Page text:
Know your next-gen leaders —€“ inside and out

September 2012 » Columns » AEC COACH
Mark Goodale

Leadership transition is one of the toughest challenges facing executives in today's architectural, engineering, and environmental consulting industry. For the most part, the industry's next-in-line leaders are a smart, hard-working, and capable generation of professionals. But many of them are starving for the direction they need to take on new leadership responsibilities.

Before you blow your coach's whistle, you first need to know what you're dealing with. Start by determining the strengths of each up-and-comer. Avoid listing general areas of expertise such as marketing, project management, or operations. Instead, focus on identifying his or her talents or natural abilities and patterns.

For example, consider the following:

  • Can they turn thoughts into action?
  • Do they show an ability to organize resources to maximize productivity?
  • Can they put clear thoughts into words and writing?
  • Do they take control of situations and make good, fast decisions?
  • Do they have an uncanny knack for seeing where the puck will be?
  • Can they connect dots and find alternative ways for achieving group goals?
  • Are they expert relationship builders?

Next, find out what their performance styles are and what drives them so you can set them up for success, not failure. Performance styles represent preferred approaches to roles or specific tasks as well as preferred communication styles. Think of performance styles as being observable, or above the waterline.

Evaluate the following characteristics:

  • Do they solve problems on their own or do they like to collaborate?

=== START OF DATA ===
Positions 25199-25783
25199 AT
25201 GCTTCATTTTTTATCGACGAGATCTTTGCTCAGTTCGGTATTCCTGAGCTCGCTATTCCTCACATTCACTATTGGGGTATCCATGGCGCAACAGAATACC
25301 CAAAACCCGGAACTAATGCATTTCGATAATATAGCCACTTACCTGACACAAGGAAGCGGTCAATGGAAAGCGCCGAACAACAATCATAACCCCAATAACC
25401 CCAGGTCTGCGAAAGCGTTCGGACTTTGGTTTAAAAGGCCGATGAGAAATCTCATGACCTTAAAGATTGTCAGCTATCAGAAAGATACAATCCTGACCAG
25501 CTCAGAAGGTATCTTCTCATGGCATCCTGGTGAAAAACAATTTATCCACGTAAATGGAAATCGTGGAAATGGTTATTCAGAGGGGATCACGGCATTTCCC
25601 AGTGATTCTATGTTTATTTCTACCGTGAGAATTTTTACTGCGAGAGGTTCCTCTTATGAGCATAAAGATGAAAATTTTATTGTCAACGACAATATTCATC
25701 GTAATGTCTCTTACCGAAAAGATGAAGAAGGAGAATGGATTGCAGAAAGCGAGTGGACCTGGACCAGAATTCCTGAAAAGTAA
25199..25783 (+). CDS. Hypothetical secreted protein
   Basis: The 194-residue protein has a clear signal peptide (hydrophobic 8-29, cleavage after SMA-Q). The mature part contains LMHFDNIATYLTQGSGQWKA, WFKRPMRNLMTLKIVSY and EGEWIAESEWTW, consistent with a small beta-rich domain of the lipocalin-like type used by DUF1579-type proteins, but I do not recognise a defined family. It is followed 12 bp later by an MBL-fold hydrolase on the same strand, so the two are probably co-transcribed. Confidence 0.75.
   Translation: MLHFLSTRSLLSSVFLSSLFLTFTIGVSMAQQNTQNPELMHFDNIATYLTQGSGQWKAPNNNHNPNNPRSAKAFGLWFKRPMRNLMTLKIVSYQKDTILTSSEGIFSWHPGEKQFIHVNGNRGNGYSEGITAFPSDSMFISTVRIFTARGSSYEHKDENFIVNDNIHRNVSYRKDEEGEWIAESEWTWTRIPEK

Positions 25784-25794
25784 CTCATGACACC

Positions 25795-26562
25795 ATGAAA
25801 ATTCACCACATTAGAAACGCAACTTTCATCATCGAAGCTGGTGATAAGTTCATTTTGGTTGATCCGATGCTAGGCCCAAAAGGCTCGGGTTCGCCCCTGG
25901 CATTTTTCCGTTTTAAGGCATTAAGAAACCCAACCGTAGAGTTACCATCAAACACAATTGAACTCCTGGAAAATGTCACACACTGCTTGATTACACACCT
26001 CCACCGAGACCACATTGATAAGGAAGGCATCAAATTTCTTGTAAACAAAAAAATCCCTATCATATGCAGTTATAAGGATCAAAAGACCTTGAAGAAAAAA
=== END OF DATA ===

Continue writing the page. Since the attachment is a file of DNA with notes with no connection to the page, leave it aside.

• Are they outgoing and sociable, or are they more reserved and reflective?
  • Do they prefer a steady work environment or a dynamic, more unpredictable one?
  • Are protocol and rules important to them or do they thrive when developing ideas independent of a formal structure?

While behaviors (performance styles) are out there for everyone to see, underneath are the drivers that help shape them. When individuals are aligned with goals and business cultures that also align with their personal drivers, they feel particularly engaged and satisfied in their roles, responsibilities, and the firm. Gaining insight into each individual's top ambitions will help you create the right blend of roles and rewards at the top of your organization.

The following questions can help determine personal drivers:

  • Do they aspire to be unique?
  • Are they driven to be true to their convictions?
  • Are they focused on bottom-line results?
  • Do they compete hard to advance their position?
  • Are they inspired by being creative?
  • Do they want to understand and learn?
  • Are they driven to help others succeed?

Then find out where they think they are along their development track. Their feedback will help you gauge whether they have blind spots so you can address them where necessary. Ask the following questions:

  • What do they think they are good at?
  • What are they learning to do better?
  • What needs more of their attention?

Finally, based on the knowledge you gather, figure out where you need them to be and by when, and start moving them in that direction. Determine on which of the following they should focus:

  • establishing new key client relationships;
  • becoming an influential figure in the business community;
  • transforming how the company produces its work product; and/or
  • creating high-performance teams throughout the organization.

As you can see, there's a lot you can know about someone. But if you're serious about leadership transition, start by getting to know your next-in-line leaders inside and out. The future of your firm depends on it.

Mark Goodale is principal with Morrissey Goodale LLC in Newton, Mass. Morrissey Goodale LLC is a management consulting and research firm that serves the AEC industry. He can be contacted at mgoodale@morrisseygoodale.com.


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